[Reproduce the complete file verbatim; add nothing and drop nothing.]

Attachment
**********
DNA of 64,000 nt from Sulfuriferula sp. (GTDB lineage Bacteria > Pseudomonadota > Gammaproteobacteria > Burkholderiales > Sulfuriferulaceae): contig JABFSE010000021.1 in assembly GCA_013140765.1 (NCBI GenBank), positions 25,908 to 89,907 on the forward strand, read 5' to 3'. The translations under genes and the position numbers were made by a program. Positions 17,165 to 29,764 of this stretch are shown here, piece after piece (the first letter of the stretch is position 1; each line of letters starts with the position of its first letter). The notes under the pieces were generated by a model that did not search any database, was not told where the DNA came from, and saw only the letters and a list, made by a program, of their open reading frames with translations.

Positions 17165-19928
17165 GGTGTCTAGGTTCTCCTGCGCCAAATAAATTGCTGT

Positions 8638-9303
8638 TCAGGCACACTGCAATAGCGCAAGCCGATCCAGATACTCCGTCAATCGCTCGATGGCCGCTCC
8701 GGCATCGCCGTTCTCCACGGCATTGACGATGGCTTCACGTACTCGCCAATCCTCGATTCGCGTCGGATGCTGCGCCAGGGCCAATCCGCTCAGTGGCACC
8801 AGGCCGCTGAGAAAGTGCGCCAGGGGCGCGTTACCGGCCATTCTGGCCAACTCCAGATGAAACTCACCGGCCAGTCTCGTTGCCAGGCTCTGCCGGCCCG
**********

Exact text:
DNA of 64,000 nt from Sulfuriferula sp. (GTDB lineage Bacteria > Pseudomonadota > Gammaproteobacteria > Burkholderiales > Sulfuriferulaceae): contig JABFSE010000021.1 in assembly GCA_013140765.1 (NCBI GenBank), positions 25,908 to 89,907 on the forward strand, read 5' to 3'. The translations under genes and the position numbers were made by a program. Positions 17,165 to 29,764 of this stretch are shown here, piece after piece (the first letter of the stretch is position 1; each line of letters starts with the position of its first letter). The notes under the pieces were generated by a model that did not search any database, was not told where the DNA came from, and saw only the letters and a list, made by a program, of their open reading frames with translations.

Positions 17165-19928
17165 GGTGTCTAGGTTCTCCTGCGCCAAATAAATTGCTGT

Positions 8638-9303
8638 TCAGGCACACTGCAATAGCGCAAGCCGATCCAGATACTCCGTCAATCGCTCGATGGCCGCTCC
8701 GGCATCGCCGTTCTCCACGGCATTGACGATGGCTTCACGTACTCGCCAATCCTCGATTCGCGTCGGATGCTGCGCCAGGGCCAATCCGCTCAGTGGCACC
8801 AGGCCGCTGAGAAAGTGCGCCAGGGGCGCGTTACCGGCCATTCTGGCCAACTCCAGATGAAACTCACCGGCCAGTCTCGTTGCCAGGCTCTGCCGGCCCG